There is a rise in demand for electric vehicles like Tesla’s Model S, but not at the pace as it has been expected. In December 2015, Navigant Research has projected that the number of plug-in cars will increased from around 120,000 in 2015, including more than 300 Tesla Model S, to 950,000 in 2024.
In fact, President Barack Obama said in 2011 that the US would become the first nation in the world to have one million electric vehicles on the road and it would happen by 2015. But two years later, the Department of Energy gave up that goal.
“Looking back at some of the forecasts made by the White House, saying we want 1 million vehicles on the road by 2015, we were pretty early in saying that was impossible”, said Scott Shepard, a Navigant analyst, and report’s co-author.
The market has also undergone drastic changes in the last few years like reduced gasoline prices weakened the idea that plug-in vehicles will lead to cash-saving. Also, automakers have brought improvements in the quality and fuel economy of their small cars than run on gasoline. Owing to these reasons, those who already have small cars do not find any reason to buy a plug-in hybrid.
Plug-in vehicles include hybrids like the Chevrolet Volt that run on gasoline as well as on electricity and all-electric vehicles such as the Nissan Leaf and Tesla Model S. Poor performance of the Volt and Leaf in the first 11 months of 2015 was majorly due to low fuel prices, as the sales have declined of 23% and 41% respectively.
In comparison to other brands, Tesla has a much better year. From January to November, the automaker sold 20,498 units. People were of the view that they do want to have an all-electric car but there are some issues.
Firstly, cost, which starts at $69,900 and the amount increases even more with additional add-ons. Then, next is the availability of charging stations.
In other news SeekingAlpha reported, Tesla is flooring the pedal to meet its Q4 delivery guidance. Tesla stock price has seen an upswing on a bullish analyst note. Even the most bearish investors may be thinking that Tesla will meet its Q4 delivery guidance. I believe we shouldn't forget how incorrect and overly bullish these analysts have been in the past. Below are some factors investors should consider before increasing their stakes in TSLA for a long-term investment.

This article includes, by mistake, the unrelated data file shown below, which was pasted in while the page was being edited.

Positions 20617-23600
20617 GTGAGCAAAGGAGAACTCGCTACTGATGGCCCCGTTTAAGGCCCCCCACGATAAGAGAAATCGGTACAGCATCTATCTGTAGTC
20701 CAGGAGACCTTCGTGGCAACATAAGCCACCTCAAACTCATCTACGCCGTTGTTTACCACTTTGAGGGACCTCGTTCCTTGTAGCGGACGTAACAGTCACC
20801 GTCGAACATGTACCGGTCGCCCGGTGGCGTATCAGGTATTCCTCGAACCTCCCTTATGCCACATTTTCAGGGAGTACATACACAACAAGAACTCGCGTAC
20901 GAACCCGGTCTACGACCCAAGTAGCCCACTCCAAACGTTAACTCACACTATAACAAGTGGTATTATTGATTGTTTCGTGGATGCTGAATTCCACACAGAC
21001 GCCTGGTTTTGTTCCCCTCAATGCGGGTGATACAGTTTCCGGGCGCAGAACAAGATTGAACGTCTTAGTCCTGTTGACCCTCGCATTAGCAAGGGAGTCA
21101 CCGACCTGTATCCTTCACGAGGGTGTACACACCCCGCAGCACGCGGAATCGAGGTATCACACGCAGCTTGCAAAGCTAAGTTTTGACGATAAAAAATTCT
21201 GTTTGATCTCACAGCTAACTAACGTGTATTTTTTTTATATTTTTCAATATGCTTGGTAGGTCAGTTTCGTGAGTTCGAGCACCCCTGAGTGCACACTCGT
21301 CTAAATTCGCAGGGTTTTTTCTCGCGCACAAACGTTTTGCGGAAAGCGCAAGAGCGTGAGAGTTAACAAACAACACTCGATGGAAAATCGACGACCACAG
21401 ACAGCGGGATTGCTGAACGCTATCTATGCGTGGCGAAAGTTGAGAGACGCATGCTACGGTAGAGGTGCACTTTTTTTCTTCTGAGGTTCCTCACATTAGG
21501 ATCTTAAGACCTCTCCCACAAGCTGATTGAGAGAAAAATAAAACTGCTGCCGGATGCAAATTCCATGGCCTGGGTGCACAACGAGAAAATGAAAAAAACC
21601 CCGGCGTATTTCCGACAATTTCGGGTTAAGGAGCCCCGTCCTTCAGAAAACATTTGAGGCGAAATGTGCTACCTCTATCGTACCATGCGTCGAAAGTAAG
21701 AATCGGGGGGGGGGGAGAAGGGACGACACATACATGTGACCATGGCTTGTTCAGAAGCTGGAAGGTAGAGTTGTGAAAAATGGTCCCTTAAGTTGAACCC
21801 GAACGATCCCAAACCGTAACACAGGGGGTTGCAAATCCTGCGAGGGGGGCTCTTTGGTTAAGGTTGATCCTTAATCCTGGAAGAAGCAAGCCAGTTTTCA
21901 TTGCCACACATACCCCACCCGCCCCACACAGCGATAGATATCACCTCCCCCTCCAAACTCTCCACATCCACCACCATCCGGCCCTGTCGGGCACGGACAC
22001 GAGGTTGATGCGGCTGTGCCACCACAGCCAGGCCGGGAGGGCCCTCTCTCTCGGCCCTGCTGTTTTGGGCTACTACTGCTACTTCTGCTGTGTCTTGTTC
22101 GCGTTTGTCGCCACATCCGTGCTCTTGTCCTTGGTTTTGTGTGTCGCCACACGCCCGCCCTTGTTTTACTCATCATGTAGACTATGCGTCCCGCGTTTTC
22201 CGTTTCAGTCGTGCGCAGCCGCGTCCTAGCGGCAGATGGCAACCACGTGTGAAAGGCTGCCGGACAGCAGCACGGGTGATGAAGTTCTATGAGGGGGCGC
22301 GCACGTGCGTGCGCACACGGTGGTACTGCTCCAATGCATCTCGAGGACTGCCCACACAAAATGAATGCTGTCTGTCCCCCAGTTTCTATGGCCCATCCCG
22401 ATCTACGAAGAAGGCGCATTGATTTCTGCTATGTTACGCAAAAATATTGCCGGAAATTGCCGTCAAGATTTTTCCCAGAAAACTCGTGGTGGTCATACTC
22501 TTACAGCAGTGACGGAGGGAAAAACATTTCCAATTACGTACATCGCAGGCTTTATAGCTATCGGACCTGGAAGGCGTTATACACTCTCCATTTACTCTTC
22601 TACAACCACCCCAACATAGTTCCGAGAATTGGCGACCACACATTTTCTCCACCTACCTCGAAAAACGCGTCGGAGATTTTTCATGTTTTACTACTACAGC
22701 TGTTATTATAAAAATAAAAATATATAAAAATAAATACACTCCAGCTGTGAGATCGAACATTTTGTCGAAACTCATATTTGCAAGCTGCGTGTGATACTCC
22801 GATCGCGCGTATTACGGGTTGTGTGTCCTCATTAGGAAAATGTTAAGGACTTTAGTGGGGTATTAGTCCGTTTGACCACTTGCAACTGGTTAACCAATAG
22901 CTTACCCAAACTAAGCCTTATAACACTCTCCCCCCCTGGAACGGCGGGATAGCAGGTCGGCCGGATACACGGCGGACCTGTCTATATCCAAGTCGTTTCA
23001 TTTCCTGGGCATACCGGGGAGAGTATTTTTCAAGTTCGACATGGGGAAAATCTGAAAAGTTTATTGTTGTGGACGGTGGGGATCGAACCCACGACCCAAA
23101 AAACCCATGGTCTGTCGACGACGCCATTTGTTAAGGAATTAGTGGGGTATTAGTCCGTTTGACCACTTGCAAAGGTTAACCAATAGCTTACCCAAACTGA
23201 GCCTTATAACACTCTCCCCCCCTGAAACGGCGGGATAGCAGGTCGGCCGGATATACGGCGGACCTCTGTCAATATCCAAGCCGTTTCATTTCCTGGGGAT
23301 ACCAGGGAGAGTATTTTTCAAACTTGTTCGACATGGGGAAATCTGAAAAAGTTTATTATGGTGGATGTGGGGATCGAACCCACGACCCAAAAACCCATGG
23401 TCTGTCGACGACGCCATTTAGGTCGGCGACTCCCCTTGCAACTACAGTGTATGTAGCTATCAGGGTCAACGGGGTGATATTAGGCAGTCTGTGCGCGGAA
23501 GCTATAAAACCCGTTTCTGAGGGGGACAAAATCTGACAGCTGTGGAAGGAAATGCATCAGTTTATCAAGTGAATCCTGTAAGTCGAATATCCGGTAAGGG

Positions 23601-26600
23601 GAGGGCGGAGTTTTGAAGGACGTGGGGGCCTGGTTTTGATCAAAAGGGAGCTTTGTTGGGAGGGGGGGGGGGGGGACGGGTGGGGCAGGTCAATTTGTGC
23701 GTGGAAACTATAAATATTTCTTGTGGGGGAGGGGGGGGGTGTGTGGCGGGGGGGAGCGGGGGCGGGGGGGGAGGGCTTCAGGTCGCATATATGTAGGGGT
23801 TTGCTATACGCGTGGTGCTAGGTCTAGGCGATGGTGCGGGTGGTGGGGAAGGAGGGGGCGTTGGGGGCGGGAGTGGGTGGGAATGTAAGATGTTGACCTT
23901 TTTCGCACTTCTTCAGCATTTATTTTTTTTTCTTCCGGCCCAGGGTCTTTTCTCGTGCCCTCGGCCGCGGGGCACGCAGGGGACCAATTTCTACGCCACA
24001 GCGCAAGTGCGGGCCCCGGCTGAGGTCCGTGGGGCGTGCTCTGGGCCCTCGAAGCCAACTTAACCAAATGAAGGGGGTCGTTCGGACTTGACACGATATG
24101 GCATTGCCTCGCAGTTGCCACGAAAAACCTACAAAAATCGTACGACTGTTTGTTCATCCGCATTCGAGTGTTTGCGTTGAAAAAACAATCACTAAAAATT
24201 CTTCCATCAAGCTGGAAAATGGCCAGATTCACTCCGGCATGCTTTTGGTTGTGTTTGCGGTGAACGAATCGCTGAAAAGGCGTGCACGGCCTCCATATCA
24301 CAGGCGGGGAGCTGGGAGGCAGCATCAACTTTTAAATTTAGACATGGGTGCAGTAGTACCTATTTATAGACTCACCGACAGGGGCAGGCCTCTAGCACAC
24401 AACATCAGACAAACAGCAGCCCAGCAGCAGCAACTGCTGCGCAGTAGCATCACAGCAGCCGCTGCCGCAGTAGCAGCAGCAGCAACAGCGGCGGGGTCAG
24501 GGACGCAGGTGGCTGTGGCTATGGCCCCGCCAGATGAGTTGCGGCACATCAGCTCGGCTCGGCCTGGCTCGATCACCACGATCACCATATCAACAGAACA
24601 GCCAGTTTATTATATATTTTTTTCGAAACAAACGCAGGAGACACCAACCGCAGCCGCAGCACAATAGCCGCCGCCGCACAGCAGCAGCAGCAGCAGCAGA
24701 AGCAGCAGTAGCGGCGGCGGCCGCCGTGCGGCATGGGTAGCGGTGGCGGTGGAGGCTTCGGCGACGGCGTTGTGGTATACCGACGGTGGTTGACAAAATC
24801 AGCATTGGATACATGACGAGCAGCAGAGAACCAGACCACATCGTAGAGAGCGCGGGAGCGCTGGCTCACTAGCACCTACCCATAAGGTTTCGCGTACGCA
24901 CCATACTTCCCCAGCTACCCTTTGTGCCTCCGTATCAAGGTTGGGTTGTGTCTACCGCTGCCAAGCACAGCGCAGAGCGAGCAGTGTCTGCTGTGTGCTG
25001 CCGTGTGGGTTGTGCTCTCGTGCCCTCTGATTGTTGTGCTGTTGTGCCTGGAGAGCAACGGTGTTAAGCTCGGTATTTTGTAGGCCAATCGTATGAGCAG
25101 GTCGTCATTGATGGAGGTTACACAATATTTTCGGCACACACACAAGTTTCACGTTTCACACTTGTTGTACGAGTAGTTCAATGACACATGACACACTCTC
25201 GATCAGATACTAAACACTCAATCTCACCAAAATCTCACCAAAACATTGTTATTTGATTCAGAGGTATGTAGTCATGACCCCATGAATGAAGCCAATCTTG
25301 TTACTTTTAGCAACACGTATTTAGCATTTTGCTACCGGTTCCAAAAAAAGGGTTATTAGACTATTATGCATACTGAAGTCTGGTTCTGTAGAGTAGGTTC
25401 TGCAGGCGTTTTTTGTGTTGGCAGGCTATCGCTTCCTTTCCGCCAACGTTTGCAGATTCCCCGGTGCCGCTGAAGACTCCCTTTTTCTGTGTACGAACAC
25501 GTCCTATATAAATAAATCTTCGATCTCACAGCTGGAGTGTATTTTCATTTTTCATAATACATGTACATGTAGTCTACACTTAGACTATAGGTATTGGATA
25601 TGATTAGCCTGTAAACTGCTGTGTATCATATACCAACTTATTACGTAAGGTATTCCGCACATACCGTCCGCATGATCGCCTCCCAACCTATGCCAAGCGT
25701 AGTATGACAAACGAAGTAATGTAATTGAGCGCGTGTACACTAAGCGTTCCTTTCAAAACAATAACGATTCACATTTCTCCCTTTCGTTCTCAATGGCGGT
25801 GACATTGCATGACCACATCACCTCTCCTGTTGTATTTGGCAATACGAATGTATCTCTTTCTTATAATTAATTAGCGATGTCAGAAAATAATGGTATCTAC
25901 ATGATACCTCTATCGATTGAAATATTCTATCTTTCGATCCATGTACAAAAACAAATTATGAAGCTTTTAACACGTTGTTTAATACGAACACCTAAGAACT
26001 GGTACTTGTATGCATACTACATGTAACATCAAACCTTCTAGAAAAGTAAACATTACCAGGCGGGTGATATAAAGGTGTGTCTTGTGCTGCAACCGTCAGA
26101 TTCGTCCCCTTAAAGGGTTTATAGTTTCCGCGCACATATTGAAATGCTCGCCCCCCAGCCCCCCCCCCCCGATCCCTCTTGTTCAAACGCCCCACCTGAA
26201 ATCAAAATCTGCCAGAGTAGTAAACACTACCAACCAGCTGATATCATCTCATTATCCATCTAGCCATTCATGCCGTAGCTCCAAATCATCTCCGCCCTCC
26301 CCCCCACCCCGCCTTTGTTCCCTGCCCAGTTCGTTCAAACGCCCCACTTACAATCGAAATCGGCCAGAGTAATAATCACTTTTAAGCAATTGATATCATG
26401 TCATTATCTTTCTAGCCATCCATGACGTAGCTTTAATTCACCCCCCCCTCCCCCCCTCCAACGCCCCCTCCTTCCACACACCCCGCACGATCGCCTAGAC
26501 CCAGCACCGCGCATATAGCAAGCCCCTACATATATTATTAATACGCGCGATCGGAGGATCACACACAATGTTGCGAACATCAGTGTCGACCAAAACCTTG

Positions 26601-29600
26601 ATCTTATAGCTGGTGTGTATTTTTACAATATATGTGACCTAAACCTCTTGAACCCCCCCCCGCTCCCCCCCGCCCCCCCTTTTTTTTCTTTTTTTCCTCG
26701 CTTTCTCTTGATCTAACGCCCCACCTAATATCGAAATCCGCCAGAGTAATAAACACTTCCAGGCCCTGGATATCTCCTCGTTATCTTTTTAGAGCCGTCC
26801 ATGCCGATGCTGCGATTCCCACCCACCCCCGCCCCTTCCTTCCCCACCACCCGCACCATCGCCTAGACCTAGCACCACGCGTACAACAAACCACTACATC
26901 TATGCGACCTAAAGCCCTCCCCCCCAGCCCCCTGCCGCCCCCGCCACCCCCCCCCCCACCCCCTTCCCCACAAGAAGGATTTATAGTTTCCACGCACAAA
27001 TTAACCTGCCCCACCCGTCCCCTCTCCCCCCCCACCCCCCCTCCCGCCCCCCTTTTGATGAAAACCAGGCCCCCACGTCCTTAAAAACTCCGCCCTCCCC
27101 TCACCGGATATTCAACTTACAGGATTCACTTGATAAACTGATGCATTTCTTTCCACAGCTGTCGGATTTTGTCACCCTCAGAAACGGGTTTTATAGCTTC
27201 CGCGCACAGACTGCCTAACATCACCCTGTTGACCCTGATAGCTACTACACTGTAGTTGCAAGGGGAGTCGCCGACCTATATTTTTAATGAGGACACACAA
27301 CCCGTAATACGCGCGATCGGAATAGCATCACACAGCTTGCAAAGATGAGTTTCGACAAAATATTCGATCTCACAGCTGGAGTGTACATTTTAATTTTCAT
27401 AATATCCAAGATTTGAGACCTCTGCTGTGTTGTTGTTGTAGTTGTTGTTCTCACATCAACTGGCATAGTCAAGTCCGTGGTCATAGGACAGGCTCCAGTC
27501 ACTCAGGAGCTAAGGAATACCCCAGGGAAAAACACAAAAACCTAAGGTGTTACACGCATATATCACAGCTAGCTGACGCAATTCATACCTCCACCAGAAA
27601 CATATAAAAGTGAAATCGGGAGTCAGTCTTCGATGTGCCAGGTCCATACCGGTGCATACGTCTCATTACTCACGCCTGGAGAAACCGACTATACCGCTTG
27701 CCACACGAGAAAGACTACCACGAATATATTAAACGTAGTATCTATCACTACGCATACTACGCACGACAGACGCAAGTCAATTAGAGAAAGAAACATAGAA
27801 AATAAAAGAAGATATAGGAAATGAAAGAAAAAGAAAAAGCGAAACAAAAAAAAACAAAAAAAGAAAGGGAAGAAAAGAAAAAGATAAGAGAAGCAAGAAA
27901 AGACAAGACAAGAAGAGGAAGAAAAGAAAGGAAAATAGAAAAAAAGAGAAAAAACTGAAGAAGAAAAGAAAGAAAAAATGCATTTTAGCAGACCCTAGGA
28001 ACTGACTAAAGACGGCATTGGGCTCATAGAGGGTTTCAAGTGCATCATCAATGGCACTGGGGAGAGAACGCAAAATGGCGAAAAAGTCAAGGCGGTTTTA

According to a report from the Fortune, In a research note to clients this week, Chowdhry said he predicted that Tesla has delivered enough cars so that it would end the fourth quarter at the high end of its guidance. He expected that Tesla delivered 18,300 cars in the quarter, he said, which would be at the higher end of an expected 17,000 to 19,000 cars.
Tesla’s annual and fourth quarter deliveries are very important numbers for the company. Investors want to know if it the car maker can meet the challenge of ramping up production for the Model X electric SUV at the same time that it has been trying to make more Model S electric sedans.
There are few businesses in which eight-fold growth would be a disappointment, but that may be the case when looking at projections for the U.S. sales of plug-in vehicles, such as Tesla’s Model S, which can be found on sale in Columbus.
Navigant Research issued a forecast last month saying that the number of plug-in cars will grow from about 120,000 in 2015 — and that includes the more than 300 Teslas sold at the Easton dealership last year through November — to 950,000 in 2024, told the Dispatch.